F.P., F.C., M.W., K.B., W.B., A.K.H.H. and W.A.M.E. are co-inventors on a patent covering medical applications of citraconate, including immunomodulatory, anti-oxidative and antiviral use. USE OF CITRACONATE AS A MEDICAMENT. Patent holder: Helmholtz Centre for Infection Research. Inventors: Pessler F, Chen F, Winterhoff M, Büssow K, Blankenfeldt W, Hirsch AKA, Elgaher WM, PCT/EP2022/060682 (22 April 2022).
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Cells were incubated with 25 mM of the respective isomer for 6 and 24 h and concentrations of the three isomers were then measured by HPLC-MS/MS in supernatants and extracts of washed cells. a–f, Intracellular concentrations. Absolute concentrations are shown in a–c, and fractions of the other two isomers with respect to the isomer added to the medium in d–f. There is a dose-dependent increase in mesaconate when itaconate is added to medium (g) but a decrease in the mesaconate/itaconate fraction with increasing itaconate concentrations (d). Both observations are consistent with intracellular conversion of a small fraction of itaconate to mesaconate by a saturable, presumably enzymatic, process. g–i, Itaconate concentrations remain stable in cell supernatants. The known impurities of itaconate in mesaconate and citraconate are detected again (see also Supplementary Fig. S1c–g). n=3 biological replicates, means ±SD.
a–h, Mesaconate accumulation peaks after itaconate accumulation in LPS-induced inflammation and depends on prior itaconate synthesis in dTHP1 cells. a–d, dTHP1 cells were stimulated with LPS/IFNγ and intracellular concentrations of the three isomers were measured by HPLC-MS/MS at the indicated time points. Citraconate was not detected. Neither itaconate nor mesaconate were detected in ACOD1–/– dTHP1 cells. The maximal itaconate concentration at 24 h was 460 µmol/L. n=3 biological replicates, means ±SD. e–h, Systemic inflammation was elicited in C57BL/6N mice by intraperitoneal LPS injection, and concentrations of the three isomers in spleen homogenates were measured by HPLC-MS/MS at the indicated time points. n=2 mice per time point. i–l, Mesaconate accumulation in A549 cells overexpressing ACOD1. Human or murine ACOD1 was expressed in A549 cells by transient transfection, and concentrations of the three isomers as well as selected TCA intermediates and lactate were measured by HPLC-MS/MS at the indicated time points. Values <LLOQ were considered missing values. Transfection of both enzymes resulted in a parallel rise of itaconate and mesaconate concentrations, whereas citraconate was not detected. mACOD1 expression led to a greater increase in succinate levels, consistent with greater SDH inhibition due to higher itaconate synthesis when compared to hACOD1. His159Gln and Lys272Gln are inactive hACOD1 variants1. Concentrations are expressed per µg protein. n=3 biological replicates, mean ±SD.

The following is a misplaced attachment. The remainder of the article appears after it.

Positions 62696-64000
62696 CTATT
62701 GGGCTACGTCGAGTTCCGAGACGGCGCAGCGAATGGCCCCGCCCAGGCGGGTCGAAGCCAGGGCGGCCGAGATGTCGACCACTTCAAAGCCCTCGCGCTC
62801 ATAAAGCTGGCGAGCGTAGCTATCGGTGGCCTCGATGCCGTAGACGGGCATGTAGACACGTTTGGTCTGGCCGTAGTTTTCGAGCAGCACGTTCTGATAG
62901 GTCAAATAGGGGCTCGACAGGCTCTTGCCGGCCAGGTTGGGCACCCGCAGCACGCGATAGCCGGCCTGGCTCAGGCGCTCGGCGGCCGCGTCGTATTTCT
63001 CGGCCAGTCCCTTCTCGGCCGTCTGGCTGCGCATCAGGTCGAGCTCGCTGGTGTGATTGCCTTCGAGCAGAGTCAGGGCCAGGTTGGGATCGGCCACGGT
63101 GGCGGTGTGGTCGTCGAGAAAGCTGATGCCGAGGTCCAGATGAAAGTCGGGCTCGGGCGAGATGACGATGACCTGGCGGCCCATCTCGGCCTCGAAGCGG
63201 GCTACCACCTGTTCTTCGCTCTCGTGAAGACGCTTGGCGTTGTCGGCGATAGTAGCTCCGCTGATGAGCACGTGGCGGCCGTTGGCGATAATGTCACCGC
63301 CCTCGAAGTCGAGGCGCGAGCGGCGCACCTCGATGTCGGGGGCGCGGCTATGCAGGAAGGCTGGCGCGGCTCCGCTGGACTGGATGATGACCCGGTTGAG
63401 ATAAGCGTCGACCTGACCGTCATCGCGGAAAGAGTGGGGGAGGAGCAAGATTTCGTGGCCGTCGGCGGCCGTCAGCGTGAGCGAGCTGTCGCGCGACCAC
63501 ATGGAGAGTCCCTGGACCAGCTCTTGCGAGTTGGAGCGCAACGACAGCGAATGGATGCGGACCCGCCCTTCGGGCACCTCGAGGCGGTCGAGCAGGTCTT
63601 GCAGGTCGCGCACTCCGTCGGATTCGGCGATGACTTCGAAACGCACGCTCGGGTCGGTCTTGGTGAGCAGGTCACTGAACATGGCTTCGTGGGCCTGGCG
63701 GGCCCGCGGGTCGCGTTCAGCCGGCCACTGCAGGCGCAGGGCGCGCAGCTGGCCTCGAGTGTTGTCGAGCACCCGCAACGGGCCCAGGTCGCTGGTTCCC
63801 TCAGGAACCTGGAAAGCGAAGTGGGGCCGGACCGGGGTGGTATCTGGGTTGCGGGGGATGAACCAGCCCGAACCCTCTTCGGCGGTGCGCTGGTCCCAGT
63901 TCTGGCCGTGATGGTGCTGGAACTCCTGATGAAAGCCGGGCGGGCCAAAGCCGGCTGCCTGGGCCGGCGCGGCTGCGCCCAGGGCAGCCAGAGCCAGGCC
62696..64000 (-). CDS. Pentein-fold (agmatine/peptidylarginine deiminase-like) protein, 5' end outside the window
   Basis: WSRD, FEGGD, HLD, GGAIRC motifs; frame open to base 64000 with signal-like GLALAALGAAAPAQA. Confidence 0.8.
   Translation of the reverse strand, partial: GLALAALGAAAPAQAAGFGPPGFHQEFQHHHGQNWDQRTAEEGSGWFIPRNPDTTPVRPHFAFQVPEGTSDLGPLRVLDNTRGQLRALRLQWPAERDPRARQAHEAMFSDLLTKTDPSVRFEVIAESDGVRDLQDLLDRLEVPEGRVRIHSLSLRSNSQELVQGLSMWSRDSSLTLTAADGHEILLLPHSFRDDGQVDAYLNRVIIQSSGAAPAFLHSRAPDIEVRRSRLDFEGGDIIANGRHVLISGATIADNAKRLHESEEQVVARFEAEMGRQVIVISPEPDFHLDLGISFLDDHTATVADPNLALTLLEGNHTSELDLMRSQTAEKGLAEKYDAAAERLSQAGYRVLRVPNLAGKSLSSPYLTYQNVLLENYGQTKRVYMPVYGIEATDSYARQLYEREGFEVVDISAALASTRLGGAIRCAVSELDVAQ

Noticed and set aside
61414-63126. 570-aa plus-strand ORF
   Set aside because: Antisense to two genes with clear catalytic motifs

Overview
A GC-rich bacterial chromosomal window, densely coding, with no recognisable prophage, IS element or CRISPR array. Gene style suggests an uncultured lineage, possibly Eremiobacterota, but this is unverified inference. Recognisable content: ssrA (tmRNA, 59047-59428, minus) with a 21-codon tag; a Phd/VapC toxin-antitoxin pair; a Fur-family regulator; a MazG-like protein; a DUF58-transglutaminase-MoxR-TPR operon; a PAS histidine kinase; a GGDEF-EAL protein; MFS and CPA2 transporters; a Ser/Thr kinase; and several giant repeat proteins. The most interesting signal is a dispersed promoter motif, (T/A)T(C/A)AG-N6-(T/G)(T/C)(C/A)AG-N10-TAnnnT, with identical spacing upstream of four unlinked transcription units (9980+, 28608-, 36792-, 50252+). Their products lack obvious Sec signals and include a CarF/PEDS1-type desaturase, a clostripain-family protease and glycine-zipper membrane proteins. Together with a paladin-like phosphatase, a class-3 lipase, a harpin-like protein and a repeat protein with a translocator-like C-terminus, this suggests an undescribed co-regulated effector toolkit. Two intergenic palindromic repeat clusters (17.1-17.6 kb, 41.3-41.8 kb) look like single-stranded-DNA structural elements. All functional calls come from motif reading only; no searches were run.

Extended Data Fig. 3 Common and unique effects of itaconate, mesaconate, and citraconate on intracellular levels of lactate and TCA intermediates.
Analysis based on the experiment shown in Fig. 1, showing the 24 h time point in addition. The 0.125 mM concentration of itaconate was used to mimic the maximal contamination of itaconate found in 25 mM mesaconate. a–g, Concentrations of the indicated analytes 6 h after treatment with 5, 10, or 25 mM, and 24 h after treatment with 25 mM. h, Ratio of succinate to fumarate, indicating SDH inhibition. n=3, mean ±SD. Unpaired T-test. i,j, Succinate levels in IAV-infected dTHP1 and A549 cells, obtained in the same experiment as shown in Extended Data Fig. 5d,e and an independent experiment. Only itaconate addition raises succinate levels, and the effect is more pronounced in dTHP1 than in A549 cells. n=4 biological replicates, mean ±SD. One-way ANOVA followed by Dunnett’s multiple comparisons test. P values: * ≤0.05, ** ≤0.01, *** ≤0.001, **** ≤0.0001.